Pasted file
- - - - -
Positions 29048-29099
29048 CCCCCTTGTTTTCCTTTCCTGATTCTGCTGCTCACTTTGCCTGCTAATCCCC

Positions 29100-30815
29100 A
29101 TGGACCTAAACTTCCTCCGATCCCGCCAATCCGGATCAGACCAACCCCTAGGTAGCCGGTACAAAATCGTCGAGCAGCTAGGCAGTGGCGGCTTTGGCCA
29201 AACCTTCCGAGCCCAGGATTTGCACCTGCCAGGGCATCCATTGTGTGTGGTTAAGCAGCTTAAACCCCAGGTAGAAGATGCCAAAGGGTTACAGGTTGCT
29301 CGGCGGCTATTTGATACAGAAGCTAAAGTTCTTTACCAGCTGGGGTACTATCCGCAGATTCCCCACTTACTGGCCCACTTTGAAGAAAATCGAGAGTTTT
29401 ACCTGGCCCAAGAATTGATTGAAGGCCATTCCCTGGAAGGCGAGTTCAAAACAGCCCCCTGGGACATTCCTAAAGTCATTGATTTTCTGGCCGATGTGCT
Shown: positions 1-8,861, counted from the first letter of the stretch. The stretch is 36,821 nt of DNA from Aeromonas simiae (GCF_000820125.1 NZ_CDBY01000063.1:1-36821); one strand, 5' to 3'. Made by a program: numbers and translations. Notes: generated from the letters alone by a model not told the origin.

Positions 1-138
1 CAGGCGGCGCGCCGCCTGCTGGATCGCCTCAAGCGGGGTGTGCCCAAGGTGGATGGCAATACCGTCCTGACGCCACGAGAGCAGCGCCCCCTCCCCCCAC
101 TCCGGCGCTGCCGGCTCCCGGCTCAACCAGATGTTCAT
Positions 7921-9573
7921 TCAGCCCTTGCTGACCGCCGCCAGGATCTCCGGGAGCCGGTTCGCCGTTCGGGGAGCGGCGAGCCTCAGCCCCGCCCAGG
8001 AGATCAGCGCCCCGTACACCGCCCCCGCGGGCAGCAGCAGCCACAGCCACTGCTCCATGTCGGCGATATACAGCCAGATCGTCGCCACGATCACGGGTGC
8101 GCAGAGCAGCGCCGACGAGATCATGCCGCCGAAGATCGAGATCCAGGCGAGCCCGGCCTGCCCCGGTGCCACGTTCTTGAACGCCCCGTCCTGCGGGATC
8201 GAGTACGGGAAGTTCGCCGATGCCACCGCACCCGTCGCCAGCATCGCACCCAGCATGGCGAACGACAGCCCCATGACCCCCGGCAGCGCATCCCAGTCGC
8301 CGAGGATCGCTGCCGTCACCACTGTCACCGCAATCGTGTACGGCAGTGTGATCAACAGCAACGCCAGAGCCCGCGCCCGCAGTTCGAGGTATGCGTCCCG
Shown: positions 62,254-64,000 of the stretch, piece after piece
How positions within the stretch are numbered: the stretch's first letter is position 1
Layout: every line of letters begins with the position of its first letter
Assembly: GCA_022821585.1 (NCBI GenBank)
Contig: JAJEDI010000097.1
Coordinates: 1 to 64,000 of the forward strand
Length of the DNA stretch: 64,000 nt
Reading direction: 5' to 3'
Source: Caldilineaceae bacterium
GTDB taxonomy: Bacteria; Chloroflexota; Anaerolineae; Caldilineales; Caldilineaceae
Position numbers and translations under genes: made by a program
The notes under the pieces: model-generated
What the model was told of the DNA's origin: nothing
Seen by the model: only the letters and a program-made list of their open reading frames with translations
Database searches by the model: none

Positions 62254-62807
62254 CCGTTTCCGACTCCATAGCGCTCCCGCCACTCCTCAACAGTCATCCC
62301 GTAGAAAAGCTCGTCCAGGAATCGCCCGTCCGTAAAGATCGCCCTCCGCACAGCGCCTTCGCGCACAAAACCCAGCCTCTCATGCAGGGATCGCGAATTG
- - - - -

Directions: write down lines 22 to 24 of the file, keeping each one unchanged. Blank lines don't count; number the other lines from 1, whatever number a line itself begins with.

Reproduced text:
Assembly: GCA_022821585.1 (NCBI GenBank)
Contig: JAJEDI010000097.1
Coordinates: 1 to 64,000 of the forward strand